Flu is the common name for influenza. It’s a virus that infects the respiratory system, which controls your breathing. A great way to protect yourself, your family and your community is to get the flu shot every year! You can get a flu shot at the Teen Health Center or your local health department for a very low cost, or even for free.
How does the flu spread?
The flu can spread through the air from person to person. Tiny droplets of saliva are sprayed into the air when you cough, sneeze or speak. If someone has the flu virus, then being near that person increases your risk of getting the flu through airborne particles.
The flu can also spread by touching things that someone with the flu has already touched. If your friend has the flu and touches his face, then hands an object to you, you might accidentally pick up the flu virus yourself.
Signs that you have the flu
Flu symptoms will usually show up 1-4 days after being exposed to the virus. Symptoms include:
- Sore throat
- Muscle aches
- Stuffy nose
- Dry cough
What to do if you have the flu
It’s incredibly important to stay home if you have the flu. Drink plenty of fluids, because it’s common and dangerous to get dehydrated. Pain relievers may help alleviate your symptoms, but you should only take them under adult supervision.
Want to know more about the flu?
At certain ages, all students are required to get certain shots at the doctor’s office. Those shots are called vaccines, and they help your your body become immune, or protected against diseases.
What do vaccines do?
As a child, you probably got lots of shots, or vaccinations, to build up an immunity against diseases like chicken pox, measles and mumps. If you’ve never been sick with any of those diseases, it’s probably because you received the immunization shot for them and your body was able to protect you from getting sick.
Do I need vaccines?
Yes! Vaccines not only keep you, but also the entire community healthy. Would you prefer to live in a city where everyone is sick, coughing and sneezing on the streets? Or one where people are healthy and smiling? Believe it or not, when everyone in a community is vaccinated, diseases are blocked from that area, and more people stay healthy. But if one person doesn’t get their shots, that person can get sick and introduce the disease to the community. That’s why it’s important for you and all of your friends and family to get vaccinated!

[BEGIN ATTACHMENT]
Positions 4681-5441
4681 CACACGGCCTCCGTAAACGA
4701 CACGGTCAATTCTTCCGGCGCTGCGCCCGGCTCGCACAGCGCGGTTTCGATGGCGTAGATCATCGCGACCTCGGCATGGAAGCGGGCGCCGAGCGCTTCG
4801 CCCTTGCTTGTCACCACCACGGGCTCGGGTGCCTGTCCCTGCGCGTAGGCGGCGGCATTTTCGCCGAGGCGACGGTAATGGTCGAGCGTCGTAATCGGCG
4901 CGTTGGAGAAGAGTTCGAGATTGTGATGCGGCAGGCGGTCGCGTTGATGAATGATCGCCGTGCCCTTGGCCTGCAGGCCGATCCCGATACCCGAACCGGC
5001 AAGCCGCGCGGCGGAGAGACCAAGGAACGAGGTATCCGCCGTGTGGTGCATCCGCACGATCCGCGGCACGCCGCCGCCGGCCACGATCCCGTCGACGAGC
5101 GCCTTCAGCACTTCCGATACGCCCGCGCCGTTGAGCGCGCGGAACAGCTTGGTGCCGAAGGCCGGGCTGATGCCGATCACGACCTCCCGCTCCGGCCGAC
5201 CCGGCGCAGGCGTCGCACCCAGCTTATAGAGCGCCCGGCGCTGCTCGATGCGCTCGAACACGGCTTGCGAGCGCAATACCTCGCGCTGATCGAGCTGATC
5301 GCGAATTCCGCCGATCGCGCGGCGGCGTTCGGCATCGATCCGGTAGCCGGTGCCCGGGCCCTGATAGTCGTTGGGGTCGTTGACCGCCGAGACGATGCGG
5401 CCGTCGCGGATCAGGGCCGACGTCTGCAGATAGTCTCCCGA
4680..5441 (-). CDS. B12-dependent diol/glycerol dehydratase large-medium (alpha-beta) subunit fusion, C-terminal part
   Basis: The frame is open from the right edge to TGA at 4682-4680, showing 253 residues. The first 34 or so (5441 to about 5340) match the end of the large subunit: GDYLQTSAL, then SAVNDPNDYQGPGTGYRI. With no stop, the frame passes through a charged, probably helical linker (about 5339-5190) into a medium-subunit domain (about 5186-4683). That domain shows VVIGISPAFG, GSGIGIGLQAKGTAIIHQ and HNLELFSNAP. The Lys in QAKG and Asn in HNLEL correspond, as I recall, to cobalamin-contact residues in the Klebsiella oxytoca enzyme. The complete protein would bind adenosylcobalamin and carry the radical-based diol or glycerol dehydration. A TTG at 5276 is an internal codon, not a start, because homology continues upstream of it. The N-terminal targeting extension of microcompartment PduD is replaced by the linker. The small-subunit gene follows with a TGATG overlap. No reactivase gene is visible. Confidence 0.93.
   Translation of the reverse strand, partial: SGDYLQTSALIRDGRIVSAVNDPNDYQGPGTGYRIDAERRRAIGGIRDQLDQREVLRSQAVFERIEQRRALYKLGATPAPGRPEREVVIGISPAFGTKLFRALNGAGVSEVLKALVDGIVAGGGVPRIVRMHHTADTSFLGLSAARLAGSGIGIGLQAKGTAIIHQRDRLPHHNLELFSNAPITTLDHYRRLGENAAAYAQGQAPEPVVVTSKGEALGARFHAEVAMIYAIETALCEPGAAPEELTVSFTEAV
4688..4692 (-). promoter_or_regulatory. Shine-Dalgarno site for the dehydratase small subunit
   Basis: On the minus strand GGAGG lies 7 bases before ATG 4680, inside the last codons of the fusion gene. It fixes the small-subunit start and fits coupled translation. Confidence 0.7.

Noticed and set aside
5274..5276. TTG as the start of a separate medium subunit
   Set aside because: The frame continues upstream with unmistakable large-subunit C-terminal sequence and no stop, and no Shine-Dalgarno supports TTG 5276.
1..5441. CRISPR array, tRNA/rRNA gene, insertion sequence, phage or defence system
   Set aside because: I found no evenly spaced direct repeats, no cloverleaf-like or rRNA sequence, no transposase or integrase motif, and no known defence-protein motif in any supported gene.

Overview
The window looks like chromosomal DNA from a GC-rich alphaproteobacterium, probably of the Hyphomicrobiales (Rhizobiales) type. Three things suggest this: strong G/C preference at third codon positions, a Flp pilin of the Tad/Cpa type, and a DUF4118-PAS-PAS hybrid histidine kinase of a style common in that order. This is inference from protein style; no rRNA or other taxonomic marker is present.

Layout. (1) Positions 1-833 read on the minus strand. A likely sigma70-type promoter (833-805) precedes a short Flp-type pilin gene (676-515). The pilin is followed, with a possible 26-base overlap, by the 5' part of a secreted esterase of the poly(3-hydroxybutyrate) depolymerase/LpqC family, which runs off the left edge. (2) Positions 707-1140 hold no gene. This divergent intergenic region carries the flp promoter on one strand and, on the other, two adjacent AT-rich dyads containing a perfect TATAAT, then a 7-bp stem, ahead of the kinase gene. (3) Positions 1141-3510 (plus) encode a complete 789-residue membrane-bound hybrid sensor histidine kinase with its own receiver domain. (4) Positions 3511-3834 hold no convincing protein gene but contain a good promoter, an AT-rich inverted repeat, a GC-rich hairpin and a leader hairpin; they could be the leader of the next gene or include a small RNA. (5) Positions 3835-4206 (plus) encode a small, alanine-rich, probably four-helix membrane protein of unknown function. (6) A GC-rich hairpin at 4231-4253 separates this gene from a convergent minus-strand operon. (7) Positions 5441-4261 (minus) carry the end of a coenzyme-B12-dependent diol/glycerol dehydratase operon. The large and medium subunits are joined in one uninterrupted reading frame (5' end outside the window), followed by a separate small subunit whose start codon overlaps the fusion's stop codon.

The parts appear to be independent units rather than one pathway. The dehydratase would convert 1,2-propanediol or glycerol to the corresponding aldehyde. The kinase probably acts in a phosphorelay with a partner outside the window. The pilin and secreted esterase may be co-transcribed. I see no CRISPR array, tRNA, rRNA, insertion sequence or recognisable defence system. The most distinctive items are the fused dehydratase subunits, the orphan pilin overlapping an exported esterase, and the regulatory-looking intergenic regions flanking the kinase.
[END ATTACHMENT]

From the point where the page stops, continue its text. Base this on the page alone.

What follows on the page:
Can vaccines make me sick?
Actually, no! Often people get a flu shot and later feel sick, so they think the vaccine caused it. But flu shots–and other vaccinations–contain inactive versions of the virus, so they can’t make you sick. What probably happens is that the person gets a cold around the same time that they got their flu shot, but that’s just bad timing. The flu is a miserable disease, and will give you a very high fever, aches, chills, headaches, and can sometimes even cause death in some cases. The flu makes you feel worse than any normal cold, but the flu shot will help you avoid all that.
How long do vaccines last?
Some immunizations last your whole life, and others may need a ‘booster’ after a little while to keep protecting you. Your doctor will let you know when it’s time to update your vaccines. If you’re planning to travel overseas, always speak with your doctor before you go to make sure you’re vaccinated against diseases commonly found in those countries!
If you have questions about getting vaccinated, talk to your parents, guardians or doctor. Or you can always call us at the Teen Health Center, where we provide free vaccines to teens! For more information, check out these websites:
- Vaccines.gov – Safety
- ImmunizeForGood.com – How Vaccines Work
- HealthyChildren.org – Vaccine-Safety & Facts
January is Cervical Cancer Awareness month … but did you know there are other cancers that affect women’s reproductive organs, too?
Breaking It Down
So what are “reproductive organs,” anyway? Women’s reproductive organs include the cervix, ovaries, uterus, vagina and vulva. Cancers that start in these places are called gynecologic cancers. (Woah… did you even know you could get cancer there?)
How Do I Know if I Have Cancer?
Every cancer is unique with its own signs, symptoms, and risks. All women are at risk for gynecologic cancers and the risk only increases with age. Of all these cancers, the only one that is routinely screened for is cervical cancer with a pap smear starting at age 21. Yearly exams with a gynecologist or trained health care provider are important to screen for any early signs of cancer and many other health problems. Remember to get your pap starting at 21 and come in yearly for an annual exam regardless of age.
How to Prevent Cancer
It’s hard to actually prevent anything … but you can always make smart decisions to try to avoid cancer. Most gynecologic cancers are caused by the Human Papilloma virus (HPV), so the best thing you can do is avoid getting HPV. But how?
Using condoms for safe sex are a great start, because they’ll help protect you from HPV and other STDs. Or, if you’re under 21, you can get the HPV vaccine! The HPV vaccine is just 3 shots over six months. Although there’s no 100% guarantee that you’ll avoid cancer, the HPV vaccine can greatly reduce your risk.
Want to know more about gynecologic health and cancers? Check it out: